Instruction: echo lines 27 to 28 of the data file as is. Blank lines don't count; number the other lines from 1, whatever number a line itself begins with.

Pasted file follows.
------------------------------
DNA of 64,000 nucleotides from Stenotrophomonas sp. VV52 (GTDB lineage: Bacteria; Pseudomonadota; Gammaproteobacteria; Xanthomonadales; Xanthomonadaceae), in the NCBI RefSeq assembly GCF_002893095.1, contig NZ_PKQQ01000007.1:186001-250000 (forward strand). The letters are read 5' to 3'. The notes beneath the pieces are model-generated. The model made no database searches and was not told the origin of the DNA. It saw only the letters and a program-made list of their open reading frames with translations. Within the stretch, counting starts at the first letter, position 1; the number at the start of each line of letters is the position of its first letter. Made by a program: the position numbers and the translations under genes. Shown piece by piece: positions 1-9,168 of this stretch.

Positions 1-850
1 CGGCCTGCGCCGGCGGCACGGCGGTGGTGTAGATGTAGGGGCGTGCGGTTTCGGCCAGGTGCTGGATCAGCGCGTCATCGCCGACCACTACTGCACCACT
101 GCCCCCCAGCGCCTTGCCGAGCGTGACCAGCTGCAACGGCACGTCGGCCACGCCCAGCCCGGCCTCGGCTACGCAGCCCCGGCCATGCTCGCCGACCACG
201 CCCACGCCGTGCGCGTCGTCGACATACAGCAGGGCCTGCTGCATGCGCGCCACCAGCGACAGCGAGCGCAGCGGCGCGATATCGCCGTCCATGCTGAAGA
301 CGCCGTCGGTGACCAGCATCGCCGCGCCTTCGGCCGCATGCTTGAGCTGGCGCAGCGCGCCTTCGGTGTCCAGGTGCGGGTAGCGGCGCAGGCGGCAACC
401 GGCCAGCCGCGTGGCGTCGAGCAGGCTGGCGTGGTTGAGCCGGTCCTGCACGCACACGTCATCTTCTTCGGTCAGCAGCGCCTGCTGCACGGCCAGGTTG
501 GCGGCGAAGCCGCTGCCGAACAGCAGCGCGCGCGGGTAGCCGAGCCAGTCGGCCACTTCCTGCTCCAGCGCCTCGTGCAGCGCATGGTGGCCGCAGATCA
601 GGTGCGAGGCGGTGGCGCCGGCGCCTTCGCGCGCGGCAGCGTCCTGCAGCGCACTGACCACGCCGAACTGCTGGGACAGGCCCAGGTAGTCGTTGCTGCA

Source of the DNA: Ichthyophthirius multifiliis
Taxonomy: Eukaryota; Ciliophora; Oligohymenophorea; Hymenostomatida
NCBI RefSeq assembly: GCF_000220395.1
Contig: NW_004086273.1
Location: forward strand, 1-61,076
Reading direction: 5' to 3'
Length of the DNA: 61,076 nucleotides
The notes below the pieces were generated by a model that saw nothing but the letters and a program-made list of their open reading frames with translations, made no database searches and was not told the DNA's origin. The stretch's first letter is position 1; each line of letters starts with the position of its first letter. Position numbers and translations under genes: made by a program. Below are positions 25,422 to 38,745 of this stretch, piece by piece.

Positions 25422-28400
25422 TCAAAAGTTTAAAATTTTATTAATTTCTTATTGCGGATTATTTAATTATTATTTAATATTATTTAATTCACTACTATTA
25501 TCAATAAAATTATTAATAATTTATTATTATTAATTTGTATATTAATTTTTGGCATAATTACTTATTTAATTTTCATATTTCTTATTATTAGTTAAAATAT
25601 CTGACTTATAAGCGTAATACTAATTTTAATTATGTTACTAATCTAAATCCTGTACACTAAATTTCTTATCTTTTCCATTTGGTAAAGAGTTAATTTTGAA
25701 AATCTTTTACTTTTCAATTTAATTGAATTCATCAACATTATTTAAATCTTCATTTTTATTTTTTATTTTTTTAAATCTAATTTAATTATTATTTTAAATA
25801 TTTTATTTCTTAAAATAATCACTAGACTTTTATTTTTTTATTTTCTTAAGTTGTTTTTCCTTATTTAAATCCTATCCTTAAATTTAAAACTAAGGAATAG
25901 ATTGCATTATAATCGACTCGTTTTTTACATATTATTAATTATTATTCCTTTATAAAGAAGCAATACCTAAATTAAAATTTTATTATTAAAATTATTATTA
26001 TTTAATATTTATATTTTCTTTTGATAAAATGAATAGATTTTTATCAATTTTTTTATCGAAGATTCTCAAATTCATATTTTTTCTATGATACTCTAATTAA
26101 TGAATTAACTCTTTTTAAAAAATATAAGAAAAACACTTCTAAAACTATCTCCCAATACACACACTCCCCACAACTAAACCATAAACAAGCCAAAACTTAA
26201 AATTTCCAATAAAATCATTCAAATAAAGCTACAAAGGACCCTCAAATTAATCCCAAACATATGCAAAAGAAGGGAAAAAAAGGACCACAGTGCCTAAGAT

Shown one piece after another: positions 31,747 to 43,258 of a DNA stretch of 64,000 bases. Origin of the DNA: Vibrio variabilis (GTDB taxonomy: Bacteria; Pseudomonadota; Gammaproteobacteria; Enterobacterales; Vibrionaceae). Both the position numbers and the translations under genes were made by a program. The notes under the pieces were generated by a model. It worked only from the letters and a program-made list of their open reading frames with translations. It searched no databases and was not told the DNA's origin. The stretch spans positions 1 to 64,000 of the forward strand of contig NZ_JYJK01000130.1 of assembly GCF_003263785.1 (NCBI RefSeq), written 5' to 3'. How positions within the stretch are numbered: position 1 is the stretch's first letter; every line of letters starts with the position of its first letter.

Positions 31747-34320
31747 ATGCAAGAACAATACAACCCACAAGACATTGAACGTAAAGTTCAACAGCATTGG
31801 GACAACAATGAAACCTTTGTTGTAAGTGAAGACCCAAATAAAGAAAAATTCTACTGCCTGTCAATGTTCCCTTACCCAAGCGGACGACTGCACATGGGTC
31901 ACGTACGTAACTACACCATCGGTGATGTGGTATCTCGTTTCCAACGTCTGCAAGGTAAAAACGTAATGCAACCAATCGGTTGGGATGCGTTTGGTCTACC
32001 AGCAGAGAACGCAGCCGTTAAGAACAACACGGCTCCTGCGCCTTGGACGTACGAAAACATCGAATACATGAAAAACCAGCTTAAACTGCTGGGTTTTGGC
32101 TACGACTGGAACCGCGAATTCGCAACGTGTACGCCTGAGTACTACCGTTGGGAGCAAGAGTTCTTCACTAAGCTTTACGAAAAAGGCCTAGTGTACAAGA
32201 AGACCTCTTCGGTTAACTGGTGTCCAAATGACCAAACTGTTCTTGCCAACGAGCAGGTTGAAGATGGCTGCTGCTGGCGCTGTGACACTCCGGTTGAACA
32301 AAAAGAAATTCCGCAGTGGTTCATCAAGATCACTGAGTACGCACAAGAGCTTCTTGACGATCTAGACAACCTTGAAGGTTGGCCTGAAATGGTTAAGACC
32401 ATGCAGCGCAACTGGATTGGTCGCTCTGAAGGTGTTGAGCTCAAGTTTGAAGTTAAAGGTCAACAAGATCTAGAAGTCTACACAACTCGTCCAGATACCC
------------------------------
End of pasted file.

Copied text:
26201 AATTTCCAATAAAATCATTCAAATAAAGCTACAAAGGACCCTCAAATTAATCCCAAACATATGCAAAAGAAGGGAAAAAAAGGACCACAGTGCCTAAGAT

Shown one piece after another: positions 31,747 to 43,258 of a DNA stretch of 64,000 bases. Origin of the DNA: Vibrio variabilis (GTDB taxonomy: Bacteria; Pseudomonadota; Gammaproteobacteria; Enterobacterales; Vibrionaceae). Both the position numbers and the translations under genes were made by a program. The notes under the pieces were generated by a model. It worked only from the letters and a program-made list of their open reading frames with translations. It searched no databases and was not told the DNA's origin. The stretch spans positions 1 to 64,000 of the forward strand of contig NZ_JYJK01000130.1 of assembly GCF_003263785.1 (NCBI RefSeq), written 5' to 3'. How positions within the stretch are numbered: position 1 is the stretch's first letter; every line of letters starts with the position of its first letter.